Kind of meat

Waste

Meat edible but not slicable

Meat slicable

Per cent edible on as pur-chased basis

Per cent slicable on as pur-chased basis

Drip-pings

Bone

Skin

lbs.

oz.

lbs.

oz.

lbs.

oz.

lbs.

oz.

lbs.

oz.

Prime ribs, well done

3

4

4

2

5

15

13

9

62.4

44.5

Prime ribs, medium

6

1

9

12

15

3

22

3

61.2

39.4

Ham, boiled

10

3

8

14

7

8

18

8

37

12

53.8

36.2

Ham, roasted

29

6

11

8

2

0

21

0

47

13

55.7

37.8

Veal, leg, roast

11

2

9

6

12

12

46

7

55.3

43.3

Lamb, leg, roast

6

13

4

3

3

7

9

8

48.5

37.1

Pork loin

9

11

10

8

8

0

31

1

51.0

40.4

Table 34 Cost of Cooked Edible and Slicable Meat (McElhinney)

Kind of meat

Cost per pound as pur-chased

Cost cooked edible meat

Cost of slicable meat

per pound

per 4-ounce serving

per pound

per 4-ounce serving

cents

cents

cents

cents

cents

Beef, well done

25.0

40.4

10.1

58.6

14.7

Beef, medium

25.0

42.1

12.4

65.2

16.3

Ham, boiled

30.0

57.8

14.4

90.2

22.5

Ham, roasted

33.0

60.5

15.1

88.3

21.8

Veal, leg, roast

28.0

49.5

12.4

63.2

15.8

Lamb, leg, roast

37.5

81.7

20.4

107.4

26.8

Pork loin, roast

27.0

55.3

13.8

71.4

17.8

Data for Dressing and Cooking Losses of Different Classes of Poultry Based on Per Cent of Live Weight (Lowe and Vernon)

Broilers

Fryers

Young roasters

Capons

Hens

Average all classes

Number of birds....

13

14

9

10

16

62

Dressed weight.....

89.1

89.9

88.9

90.0

92.0

89.9

Drawn weight......

62.9

67.8

70.6

75.6

71.4

69.6

Cooked weight.....

45.2

51.5

55.8

53.8

49.2

51.1

Fat loss...........

....

....

2.9

9.2

9.0

....

Moisture loss......

....

....

10.1

12.2

12.3

....

Total cooking loss . .

15.7

14.6

13.0

21.4

21.3

17.2

Weight of inedible cooked portion. . .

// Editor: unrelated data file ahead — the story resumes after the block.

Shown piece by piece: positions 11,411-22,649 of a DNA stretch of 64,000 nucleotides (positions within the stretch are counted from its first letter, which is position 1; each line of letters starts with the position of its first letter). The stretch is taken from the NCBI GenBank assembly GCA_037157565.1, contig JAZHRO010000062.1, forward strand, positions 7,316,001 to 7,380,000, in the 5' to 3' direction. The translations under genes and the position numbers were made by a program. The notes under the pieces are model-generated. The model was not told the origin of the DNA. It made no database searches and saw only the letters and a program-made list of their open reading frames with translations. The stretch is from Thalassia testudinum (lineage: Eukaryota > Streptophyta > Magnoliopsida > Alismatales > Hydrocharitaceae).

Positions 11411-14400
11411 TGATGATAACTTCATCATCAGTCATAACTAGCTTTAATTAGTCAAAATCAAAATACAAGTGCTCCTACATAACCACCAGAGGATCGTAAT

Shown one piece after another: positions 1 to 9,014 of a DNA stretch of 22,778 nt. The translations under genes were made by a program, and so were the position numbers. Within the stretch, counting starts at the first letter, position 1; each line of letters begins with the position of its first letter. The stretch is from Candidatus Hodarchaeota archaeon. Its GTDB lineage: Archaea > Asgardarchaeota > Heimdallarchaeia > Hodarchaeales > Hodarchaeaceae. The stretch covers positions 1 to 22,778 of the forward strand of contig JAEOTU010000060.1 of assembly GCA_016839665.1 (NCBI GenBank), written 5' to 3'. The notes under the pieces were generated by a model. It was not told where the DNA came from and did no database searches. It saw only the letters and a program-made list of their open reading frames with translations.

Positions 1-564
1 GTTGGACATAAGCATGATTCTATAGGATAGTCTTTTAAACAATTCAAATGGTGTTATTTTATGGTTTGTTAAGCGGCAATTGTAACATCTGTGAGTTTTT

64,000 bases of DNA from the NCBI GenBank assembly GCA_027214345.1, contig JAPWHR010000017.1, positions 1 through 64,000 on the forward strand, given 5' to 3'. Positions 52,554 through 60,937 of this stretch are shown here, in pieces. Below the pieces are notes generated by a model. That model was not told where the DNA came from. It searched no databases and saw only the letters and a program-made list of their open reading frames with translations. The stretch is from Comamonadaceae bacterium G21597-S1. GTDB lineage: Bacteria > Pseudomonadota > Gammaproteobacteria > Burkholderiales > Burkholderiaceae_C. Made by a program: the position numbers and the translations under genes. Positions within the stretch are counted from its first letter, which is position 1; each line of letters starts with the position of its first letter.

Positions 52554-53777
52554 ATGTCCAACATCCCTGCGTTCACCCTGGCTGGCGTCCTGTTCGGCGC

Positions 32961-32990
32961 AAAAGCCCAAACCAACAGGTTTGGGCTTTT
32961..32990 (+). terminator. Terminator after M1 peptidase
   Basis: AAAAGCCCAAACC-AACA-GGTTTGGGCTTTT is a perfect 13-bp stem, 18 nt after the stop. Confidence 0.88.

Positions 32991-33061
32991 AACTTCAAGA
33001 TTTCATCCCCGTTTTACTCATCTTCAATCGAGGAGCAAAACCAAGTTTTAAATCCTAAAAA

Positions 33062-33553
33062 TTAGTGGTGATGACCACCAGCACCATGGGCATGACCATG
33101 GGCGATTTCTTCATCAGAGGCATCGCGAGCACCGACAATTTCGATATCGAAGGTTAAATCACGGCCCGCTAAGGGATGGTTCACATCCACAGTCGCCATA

12.8

11.1

14.2

10.8

10.6

11.9

Weight of cooked meat............

32.4

39.4

41.7

42.9

38.7

39.0

Weight of drippings.

0.6

....

6.3

13.2

11.6

....

Weight of cooked meat and drip-pings ...........

33.0

....

48.0

56.1

50.3

....

The term dressed weight is used as in poultry classification and market-ing. A dressed bird is bled and has the feathers removed. Market prices from butcher shops are usually for the dressed and not the drawn weight. The drawn weight is the weight after removal of the head, feet, and digestive organs.

As given in Table 35, the average losses for all classes of poultry are 12, 20, 19, and 12 per cent for dressing, drawing, cooking, and inedible loss, respectively. Thus the cooked meat is less than 40 per cent of the live weight.

For the convenience of those buying poultry from the markets, the data in the preceding table are given in the following table, but based on the drawn weight, which makes the percentages higher.

Lowe and Keltner found that the edible meat without skin, based on the uncooked weight of 116 halves of roasters as prepared for the oven, averaged slightly more than 50 per cent. When the skin was included the edible portion was considerably higher.

The cost of the edible meat and of the total edible portion for the different classes of poultry given in Tables 35 and 36 is given in Table 37.

Roasting of poultry. The percentages lost in cooking poultry reported by Lowe and Vernon, and tabulated in Tables 35 and 36, were obtained by roasting the chickens in tight-fitting covered roasters at 250°C. for 30 minutes and then the temperature was lowered to 175°C. The pans were uncovered for the last 15 minutes of cooking and the heat increased to brown the roasts. In the covered pans used in these experiments, very little browning occurred while the roasts were covered.